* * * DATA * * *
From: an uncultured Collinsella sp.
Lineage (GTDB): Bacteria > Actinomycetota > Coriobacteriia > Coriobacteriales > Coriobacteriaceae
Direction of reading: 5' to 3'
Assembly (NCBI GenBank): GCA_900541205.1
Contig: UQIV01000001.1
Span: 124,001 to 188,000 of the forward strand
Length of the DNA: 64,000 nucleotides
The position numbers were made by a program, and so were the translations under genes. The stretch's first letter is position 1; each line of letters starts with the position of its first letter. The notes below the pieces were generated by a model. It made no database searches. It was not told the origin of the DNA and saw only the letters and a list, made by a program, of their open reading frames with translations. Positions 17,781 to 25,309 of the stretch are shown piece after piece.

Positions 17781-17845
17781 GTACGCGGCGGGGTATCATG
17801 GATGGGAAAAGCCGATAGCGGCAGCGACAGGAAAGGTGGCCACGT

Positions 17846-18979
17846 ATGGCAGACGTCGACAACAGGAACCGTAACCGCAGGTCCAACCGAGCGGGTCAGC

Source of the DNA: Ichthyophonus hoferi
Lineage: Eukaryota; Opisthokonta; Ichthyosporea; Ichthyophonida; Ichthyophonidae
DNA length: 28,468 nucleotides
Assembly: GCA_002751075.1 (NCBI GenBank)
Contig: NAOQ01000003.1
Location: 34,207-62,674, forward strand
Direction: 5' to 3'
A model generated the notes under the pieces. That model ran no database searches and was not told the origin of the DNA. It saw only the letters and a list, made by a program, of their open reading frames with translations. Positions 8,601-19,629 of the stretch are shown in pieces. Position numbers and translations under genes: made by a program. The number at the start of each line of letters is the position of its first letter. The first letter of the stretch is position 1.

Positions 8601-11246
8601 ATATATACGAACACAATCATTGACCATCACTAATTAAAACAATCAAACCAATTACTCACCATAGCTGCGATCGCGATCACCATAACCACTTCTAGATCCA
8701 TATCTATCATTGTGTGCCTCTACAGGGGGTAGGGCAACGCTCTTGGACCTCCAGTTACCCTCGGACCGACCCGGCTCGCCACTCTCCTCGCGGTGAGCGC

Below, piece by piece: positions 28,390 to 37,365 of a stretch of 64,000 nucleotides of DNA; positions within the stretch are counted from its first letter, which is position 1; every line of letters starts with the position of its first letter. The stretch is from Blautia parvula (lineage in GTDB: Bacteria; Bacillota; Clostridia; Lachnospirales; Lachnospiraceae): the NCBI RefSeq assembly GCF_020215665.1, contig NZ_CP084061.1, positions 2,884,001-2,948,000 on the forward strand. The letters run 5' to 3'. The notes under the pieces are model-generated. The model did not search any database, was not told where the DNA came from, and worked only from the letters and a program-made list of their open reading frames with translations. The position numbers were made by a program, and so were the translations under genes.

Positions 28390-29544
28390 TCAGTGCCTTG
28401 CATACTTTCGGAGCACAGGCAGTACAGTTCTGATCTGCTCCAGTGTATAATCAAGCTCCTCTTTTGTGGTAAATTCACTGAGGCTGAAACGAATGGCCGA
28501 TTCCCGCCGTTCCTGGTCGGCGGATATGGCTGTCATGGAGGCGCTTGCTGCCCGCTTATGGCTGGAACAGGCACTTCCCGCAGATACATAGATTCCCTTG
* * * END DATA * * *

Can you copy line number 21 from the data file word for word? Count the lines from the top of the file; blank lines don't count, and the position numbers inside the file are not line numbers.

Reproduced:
A model generated the notes under the pieces. That model ran no database searches and was not told the origin of the DNA. It saw only the letters and a list, made by a program, of their open reading frames with translations. Positions 8,601-19,629 of the stretch are shown in pieces. Position numbers and translations under genes: made by a program. The number at the start of each line of letters is the position of its first letter. The first letter of the stretch is position 1.